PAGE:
a good and sweet year


Tonight we begin the Jewish new year. It will be the year 5775 according to our calendar. The rabbi of Lubowitzch was once asked by a student, why he blesses each and every one of his followers before the Jewish new year, with the wish for a good and a sweet new year. His reply was that every year is good. That we just have to learn how to appreciate all that we receive. That it is good even if we don’t know how to recognize the good. But that sweetness is a sensory pleasure. And so, his wish is that his friends and students will feel the good and recognize it, as we do when tasting something sweet.

Nechama accompanies me to the park

It is not our custom to shoot fireworks into the sky at the start of a new year. We reflect on what has happened in the past year, and examine our actions and behavior. We repent our mistakes, and celebrate our accomplishments. We do our spiritual book keeping in honor of the year that has come to a conclusion, and remind ourselves that a new year is beginning… a new start in life.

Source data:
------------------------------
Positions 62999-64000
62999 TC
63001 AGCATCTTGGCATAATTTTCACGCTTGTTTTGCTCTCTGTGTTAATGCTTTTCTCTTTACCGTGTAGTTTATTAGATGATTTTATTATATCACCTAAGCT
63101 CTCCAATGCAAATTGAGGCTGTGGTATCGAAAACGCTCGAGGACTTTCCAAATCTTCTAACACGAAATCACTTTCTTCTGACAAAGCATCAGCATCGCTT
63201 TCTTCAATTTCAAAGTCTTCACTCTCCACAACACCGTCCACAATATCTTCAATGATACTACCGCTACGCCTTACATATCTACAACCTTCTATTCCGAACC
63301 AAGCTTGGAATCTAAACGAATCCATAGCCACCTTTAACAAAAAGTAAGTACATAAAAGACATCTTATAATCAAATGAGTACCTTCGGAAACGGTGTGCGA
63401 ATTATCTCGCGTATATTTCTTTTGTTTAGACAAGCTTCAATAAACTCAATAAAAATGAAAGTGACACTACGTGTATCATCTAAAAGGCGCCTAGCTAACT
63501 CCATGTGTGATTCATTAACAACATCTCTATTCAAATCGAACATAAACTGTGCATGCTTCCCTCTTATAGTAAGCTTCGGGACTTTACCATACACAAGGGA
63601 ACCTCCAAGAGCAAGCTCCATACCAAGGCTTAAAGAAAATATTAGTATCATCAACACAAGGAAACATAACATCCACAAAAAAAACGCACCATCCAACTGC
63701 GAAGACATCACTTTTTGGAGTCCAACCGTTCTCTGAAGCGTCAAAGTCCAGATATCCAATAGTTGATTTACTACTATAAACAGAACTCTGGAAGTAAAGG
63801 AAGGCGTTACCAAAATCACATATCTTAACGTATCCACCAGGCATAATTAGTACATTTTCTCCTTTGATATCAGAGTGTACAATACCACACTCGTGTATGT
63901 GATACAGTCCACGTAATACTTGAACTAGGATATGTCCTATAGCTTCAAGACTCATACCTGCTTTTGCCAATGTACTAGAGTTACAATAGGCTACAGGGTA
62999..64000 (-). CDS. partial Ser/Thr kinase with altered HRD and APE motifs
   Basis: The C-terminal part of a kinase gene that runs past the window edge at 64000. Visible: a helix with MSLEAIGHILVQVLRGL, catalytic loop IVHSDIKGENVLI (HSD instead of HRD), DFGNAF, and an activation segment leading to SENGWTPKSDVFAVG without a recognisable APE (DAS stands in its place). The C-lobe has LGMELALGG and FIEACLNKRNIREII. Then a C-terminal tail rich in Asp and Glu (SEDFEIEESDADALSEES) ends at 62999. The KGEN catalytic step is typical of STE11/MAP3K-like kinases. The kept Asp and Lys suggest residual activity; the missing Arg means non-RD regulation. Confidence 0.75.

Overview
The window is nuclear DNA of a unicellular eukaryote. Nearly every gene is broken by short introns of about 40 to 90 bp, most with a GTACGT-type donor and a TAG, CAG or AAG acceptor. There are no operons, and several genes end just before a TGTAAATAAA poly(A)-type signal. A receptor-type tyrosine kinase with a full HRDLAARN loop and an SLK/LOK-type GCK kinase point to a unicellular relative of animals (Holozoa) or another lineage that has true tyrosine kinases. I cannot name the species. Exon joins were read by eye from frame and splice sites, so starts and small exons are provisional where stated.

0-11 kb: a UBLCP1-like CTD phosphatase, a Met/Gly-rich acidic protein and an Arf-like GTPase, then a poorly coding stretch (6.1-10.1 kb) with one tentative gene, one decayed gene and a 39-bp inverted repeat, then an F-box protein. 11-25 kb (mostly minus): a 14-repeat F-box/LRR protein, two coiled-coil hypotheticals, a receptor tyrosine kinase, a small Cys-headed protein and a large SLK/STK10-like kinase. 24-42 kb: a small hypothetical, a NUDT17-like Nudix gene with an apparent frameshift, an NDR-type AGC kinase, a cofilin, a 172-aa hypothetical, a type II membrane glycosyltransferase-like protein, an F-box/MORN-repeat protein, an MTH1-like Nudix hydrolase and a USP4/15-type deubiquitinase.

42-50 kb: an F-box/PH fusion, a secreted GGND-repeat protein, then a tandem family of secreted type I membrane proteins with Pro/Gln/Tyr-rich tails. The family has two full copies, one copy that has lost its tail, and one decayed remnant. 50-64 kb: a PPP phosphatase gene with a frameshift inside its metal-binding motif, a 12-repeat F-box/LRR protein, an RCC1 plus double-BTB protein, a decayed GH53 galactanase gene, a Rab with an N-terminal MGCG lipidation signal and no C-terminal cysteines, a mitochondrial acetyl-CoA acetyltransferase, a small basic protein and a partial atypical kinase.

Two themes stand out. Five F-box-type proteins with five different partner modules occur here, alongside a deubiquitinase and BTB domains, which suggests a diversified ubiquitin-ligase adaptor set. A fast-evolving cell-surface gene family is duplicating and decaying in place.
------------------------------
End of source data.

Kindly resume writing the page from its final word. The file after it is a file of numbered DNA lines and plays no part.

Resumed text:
a love letter to god

This has been one of the most difficult years for me. It has been a year of tests and challenges. A year of pain and confusion and losses. But it has also been a year of learning and miracles… and yes, of joy too. Personally, I reached a point where I could only whisper… and then a place where I had nothing more to say… But as we approach the new year, I want to wish myself and every one of my friends and readers a good and sweet year. A year of health and happiness, a good livelihood, the pleasures of learning, and the support of dear friends.

crows waiting on the railing… I hope to tell you the story soon.

I still have a few stories to tell… and some conclusions I came to, at the end of this last painful war. I hope that I will find the strength to continue sharing with you some of my personal experiences and lessons in this world that is filled with surprises.
with love, Shimon



to be silent is one
to defamation.

- Buddha



A limited edition of Noblesse cigarettes, the brand I smoke, in battle dress. On the right you can see the way the pack usually looks.

the shape of things

drbob: FAR too long since I’ve heard from you, and I care enough to worry. Just tell me (us…myra too) that you’re ok.

I’m alive…
uninjured so far.
but the war has had a bad effect on me.
I’ve lost the zest for life…
lost my sense of humor
grown bitter.
’cause it’s brought back
memories of childhood